I am just recovering now so I figured this might be a good time. LAN for Kids was insanely fun! I had such a great time putting it together,
thank you to everyone who came out. I
would also like to thank our sponsors once again. The Tech Ranch for sponsoring the venue,
Michael Clark from Danix who let us use a whole bunch of his networking
equipment, Scott Lease from Pepsi who donated a ton of pop, Brandon VanCleeve
from Pine Cove Consulting who let us use a couple of their switches, Colter
Lease from Propaganda Works who donated a sweet John Belushi print, Stacey
Alzheimer from Theraputika who donated an hour long massage, Richard
Stallman/The Free Software Foundation for signing the comic, and HeadRoom for the use of their headphones. Go buy their stuff now.
Well I just realized that it has been nearly two weeks since LAN for Kids and I hadn’t done a follow up. I am just recovering now so I figured this might be a good time. LAN for Kids was insanely fun! I had such a great time putting it together, thank you to everyone who came out. I would also like to thank our sponsors once again. The Tech Ranch for sponsoring the venue, Michael Clark from Danix who let us use a whole bunch of his networking equipment, Scott Lease from Pepsi who donated a ton of pop, Brandon VanCleeve from Pine Cove Consulting who let us use a couple of their switches, Colter Lease from Propaganda Works who donated a sweet John Belushi print, Stacey Alzheimer from Theraputika who donated an hour long massage, Richard Stallman/The Free Software Foundation for signing the comic, and HeadRoom for the use of their headphones. Go buy their stuff now.
Because you can’t expect to put on a large event without running into problems, and because it’s sometimes funny to hear about those problems afterwards, especially if you weren’t responsible for fixing them, I will mention our minor freak outs briefly. First we woke up to snow. Dirty, evil snow. Fortunately logistics problems had ruled out our plan for an outdoor LAN (hahaha) and we all knew how to man up so the snow didn’t slow us down. Take that Mother Nature--oh snap! We also didn’t have the internets. Well, we had wireless internet but none of the wired jacks worked. Apparently one of the internet trucks broke down in the internet tubes. We thought Steam games might be a lost cause because even though we were hosting our own servers we still had to make an initial login to Steam to host the game. Then, out of nowhere, Kevin swooped in like a ninja and bridged his laptop’s wireless connection, plugged it into the router and BAM, internet for all! Kevin also set up some sweet traffic shaping so our network performed like a champion and a boss. Kevin saved the day, many thanks Kevin! Also big thanks to Ian Nicklin who helped with setup and game hosting on his personal super computer and Peter Nix who also helped with hosting and setup, you guys rule!
The gaming rocked! Games from 20 years ago are the best. We played some huge Quake 3 games, a StarCraft 1 game, a little Left4Dead and finished off the night with Team Fortress 2. Some guys brought an Xbox with Street Fighter and an arcade control pad and played it on the projector. It was RAD. I bought WAY too much pizza. On the up side it meant everyone got (was forced) to take some pizza home at the end of the night. The event ended just before midnight. Unfortunately during all the craziness I completely forgot to bring my camera, so no pictures this time, but trust me, the setup was beautiful and epic and beautifully epic.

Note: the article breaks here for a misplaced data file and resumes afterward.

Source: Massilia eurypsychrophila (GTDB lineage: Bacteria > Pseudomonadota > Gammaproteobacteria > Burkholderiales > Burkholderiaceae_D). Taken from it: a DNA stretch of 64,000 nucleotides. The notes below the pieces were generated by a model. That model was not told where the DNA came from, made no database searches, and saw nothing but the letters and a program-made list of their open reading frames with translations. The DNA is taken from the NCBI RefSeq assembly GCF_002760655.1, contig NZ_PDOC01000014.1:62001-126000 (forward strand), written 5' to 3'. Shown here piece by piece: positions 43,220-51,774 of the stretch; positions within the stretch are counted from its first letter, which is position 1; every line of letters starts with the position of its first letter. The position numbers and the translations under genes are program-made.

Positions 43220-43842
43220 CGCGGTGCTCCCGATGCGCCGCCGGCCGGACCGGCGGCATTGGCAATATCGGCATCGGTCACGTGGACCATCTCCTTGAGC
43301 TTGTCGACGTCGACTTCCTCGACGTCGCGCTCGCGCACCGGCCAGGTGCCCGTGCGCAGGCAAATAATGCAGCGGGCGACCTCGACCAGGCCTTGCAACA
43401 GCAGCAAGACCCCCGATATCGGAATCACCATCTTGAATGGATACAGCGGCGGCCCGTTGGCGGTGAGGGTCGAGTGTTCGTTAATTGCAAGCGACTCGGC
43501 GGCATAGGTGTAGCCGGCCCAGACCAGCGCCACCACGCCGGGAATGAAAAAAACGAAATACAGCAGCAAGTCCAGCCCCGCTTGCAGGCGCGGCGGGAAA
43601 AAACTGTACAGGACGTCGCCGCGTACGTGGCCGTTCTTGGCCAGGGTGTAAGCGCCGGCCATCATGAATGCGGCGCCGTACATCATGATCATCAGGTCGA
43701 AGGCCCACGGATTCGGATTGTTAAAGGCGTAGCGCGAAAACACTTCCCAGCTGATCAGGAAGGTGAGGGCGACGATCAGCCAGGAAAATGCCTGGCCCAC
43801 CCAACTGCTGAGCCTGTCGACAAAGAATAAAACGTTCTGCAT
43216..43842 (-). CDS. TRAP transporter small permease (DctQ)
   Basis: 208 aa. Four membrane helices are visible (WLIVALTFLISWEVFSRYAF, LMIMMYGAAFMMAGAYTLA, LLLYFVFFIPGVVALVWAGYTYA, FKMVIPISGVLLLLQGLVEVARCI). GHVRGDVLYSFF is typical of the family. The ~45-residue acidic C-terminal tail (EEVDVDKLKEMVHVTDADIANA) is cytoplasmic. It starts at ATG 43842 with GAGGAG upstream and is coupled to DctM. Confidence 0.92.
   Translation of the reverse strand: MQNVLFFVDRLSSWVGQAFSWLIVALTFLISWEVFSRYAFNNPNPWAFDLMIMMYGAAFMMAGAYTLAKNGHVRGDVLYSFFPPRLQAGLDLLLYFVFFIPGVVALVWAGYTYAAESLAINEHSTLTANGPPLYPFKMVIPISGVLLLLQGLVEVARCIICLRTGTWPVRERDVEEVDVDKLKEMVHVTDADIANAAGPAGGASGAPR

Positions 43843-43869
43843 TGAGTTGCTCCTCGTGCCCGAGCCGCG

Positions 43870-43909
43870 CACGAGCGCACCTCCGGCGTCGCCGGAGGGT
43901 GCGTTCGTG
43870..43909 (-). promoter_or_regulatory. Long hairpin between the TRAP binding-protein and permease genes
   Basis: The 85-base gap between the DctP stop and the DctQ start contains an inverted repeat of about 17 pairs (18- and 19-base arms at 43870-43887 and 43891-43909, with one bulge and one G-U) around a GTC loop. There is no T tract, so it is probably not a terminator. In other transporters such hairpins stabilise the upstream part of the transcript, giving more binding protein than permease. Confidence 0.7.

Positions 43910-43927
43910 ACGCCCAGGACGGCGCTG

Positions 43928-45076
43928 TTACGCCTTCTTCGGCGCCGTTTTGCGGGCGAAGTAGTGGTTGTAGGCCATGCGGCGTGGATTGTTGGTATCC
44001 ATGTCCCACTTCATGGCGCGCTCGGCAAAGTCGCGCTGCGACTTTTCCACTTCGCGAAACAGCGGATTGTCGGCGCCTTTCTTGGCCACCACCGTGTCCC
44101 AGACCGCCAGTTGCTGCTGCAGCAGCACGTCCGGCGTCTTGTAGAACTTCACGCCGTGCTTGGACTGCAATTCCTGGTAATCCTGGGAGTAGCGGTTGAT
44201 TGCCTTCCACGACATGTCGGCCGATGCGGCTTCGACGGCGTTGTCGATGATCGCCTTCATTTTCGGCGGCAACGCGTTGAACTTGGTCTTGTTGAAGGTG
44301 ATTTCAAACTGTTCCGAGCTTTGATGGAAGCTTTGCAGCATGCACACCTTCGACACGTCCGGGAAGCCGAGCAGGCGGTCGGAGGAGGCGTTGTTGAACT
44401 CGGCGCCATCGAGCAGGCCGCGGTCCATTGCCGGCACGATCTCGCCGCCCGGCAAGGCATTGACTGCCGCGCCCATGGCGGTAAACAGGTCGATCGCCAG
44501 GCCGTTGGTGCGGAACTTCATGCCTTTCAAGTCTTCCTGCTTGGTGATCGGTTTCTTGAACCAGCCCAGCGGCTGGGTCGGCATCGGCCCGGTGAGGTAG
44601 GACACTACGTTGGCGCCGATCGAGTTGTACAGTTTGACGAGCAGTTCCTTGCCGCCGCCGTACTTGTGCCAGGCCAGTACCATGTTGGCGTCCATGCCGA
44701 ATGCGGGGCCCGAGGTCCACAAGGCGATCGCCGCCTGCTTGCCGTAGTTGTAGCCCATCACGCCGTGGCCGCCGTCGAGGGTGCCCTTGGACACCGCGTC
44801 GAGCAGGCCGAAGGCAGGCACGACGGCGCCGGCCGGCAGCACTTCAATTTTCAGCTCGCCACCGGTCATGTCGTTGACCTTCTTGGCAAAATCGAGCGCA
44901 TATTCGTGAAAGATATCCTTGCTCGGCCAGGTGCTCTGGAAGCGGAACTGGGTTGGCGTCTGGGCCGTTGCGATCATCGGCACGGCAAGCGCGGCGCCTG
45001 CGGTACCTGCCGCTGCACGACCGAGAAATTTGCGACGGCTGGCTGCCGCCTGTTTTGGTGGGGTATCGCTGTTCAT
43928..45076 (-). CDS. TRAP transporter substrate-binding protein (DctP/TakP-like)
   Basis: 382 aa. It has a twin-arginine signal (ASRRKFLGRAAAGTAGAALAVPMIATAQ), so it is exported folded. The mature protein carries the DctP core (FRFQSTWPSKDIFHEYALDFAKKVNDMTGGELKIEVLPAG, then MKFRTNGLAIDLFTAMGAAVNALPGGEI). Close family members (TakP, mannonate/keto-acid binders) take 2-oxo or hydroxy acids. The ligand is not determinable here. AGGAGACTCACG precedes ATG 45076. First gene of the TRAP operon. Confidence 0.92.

XKCD comic signed by Richard Stallman – Chris Webster
John Belushi Print –
1 Hour Massage – Erin Snyder
Wii Guitar Hero Controller – Ian Nicklin’s boss
Overall I/we had an amazing time and I can’t wait to run another. In fact I will be trying to put together some additional equipment so we can have a complete LAN kit in house and we could potentially host smaller events once every month or two. I did learn a couple of things and I think future events will be much cheaper ($5 or possibly free) and we will sell the food and drink. We also need to find some cheaper space but I’m pretty sure we can work that out. Thanks again to everyone that donated, helped, came or just generally supported us, we really appreciated it!
Boring logistical stuff:
The tough part in hosting LAN parties is that there are
actually some non-trivial costs for each additional person that attends. Each person needs a decent amount of table, a
chair, three or so outlets, a port on a preferably gigabit switch, CAT 5 to the
switch, long CAT 5 from each table switch to a central switch which needs to be
a fairly large gigabit switch. Fortunately
each piece of that equation is a one-time cost.
Unfortunately renting a large space can be relatively expensive compared
to the number of people the space can host times the amount of money we can
reasonably charge them to get in, especially if we want some of that money to
go to a charity. If I can get the
equipment we will be able to host approximately 50-60 people. Fifty or sixty people are all we could
reasonably fit into the Homewood Suites ballroom. I went to nearly every big rental space in
Friday, April 30. 2010
Digital Engine Software and The Bozeman Tech Ranch are proud to
sponsor the first ever LAN for Kids event to be held Saturday May 22nd
from 4:00 p.m. to 10:00 p.m. at the Homewood Suites in Bozeman. Net
proceeds will go to benefit Thrive and the CAP Mentoring program.